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Stefan Murbeth, Milena Rousarova, Hagen Scherb, Edmund Lengfelder
Med Sci Monit 2004; 10(7): CR300-306
Background:The incidence of thyroid carcinoma increased among children affected by Chernobyl fallout. Less evidence exists for a corresponding effect in adolescents and adults. The Cancer Registry of the Czech Republic provides an opportunity to study various determinants of the occurrence of thyroid cancer.Material/Methods:Anonymous population-based incidence data on thyroid carcinoma of the Czech Republic from 1976 to 1999 were obtained from the Czech Statistical Office (CSO) and the Institute of Health Information and Statistics (IHIS). This study covers 247 million person-years. Linear logistic regression models allowing for possible changes in slope (change-points) are suggested for the trends of incidence proportions.Results:From 1976 to 1999 a uniform annual increase of 2.0% per year was found in the directly age-standardized thyroid cancer incidence proportion (95%-CI: 1.3−2.7, p<0.0001). From 1990 on, we observed an additional significant increase in the thyroid cancer incidence of 2.6% per year (95%-CI: 1.2-4.1, p=0.0003). This effect (change-point) is essentially independent of age but dependent on gender: females 2.9% per year (95%-CI: 1.3-4.7, p=0.0006), males 1.8% per year (95%-CI: –1.0-4.7, p=0.2127). The estimated minimum latency period for the population as a whole is 4 years.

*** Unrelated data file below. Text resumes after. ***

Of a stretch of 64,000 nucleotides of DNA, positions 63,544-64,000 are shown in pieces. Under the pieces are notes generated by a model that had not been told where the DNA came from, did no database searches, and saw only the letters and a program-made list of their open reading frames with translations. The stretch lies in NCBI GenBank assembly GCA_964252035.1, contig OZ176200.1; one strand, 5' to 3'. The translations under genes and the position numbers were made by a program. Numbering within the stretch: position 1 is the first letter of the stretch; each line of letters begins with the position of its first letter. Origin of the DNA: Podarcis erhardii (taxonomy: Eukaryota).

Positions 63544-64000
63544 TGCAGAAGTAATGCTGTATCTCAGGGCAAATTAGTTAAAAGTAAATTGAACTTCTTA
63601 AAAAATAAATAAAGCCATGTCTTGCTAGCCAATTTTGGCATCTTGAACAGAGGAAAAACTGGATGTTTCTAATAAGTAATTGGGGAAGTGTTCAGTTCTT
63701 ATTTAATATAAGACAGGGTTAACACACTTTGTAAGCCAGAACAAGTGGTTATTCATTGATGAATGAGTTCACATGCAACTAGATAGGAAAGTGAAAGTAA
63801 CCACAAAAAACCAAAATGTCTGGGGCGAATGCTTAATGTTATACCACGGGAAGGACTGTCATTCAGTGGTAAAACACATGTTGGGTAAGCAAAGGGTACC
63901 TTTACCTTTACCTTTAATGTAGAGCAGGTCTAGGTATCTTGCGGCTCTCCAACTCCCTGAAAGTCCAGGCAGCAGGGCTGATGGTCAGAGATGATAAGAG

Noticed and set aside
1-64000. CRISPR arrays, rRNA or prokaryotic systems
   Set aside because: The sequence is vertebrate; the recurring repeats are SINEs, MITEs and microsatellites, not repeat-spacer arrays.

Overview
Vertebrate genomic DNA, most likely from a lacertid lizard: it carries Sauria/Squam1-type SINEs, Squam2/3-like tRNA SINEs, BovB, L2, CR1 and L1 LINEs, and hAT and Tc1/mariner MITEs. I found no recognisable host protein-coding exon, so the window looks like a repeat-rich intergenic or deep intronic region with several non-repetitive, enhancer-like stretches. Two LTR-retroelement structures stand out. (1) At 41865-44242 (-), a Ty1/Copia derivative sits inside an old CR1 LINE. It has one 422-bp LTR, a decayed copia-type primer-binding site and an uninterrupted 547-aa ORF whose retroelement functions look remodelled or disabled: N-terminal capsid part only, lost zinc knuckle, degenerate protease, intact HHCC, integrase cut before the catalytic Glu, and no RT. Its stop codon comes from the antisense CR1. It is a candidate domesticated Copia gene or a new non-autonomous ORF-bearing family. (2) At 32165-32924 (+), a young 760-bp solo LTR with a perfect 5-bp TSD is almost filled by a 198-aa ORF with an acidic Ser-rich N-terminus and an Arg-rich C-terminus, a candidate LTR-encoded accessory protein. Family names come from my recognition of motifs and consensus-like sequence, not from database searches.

Conclusions: Although the Czech Republic received only a relatively moderate amount of radioactive fallout, an unexpected uniformly accelerated increase of thyroid cancer in all age categories is seen from 1990 onwards. Therefore one should look carefully at collective dose and at the group of persons low in individual organ dose but high in number.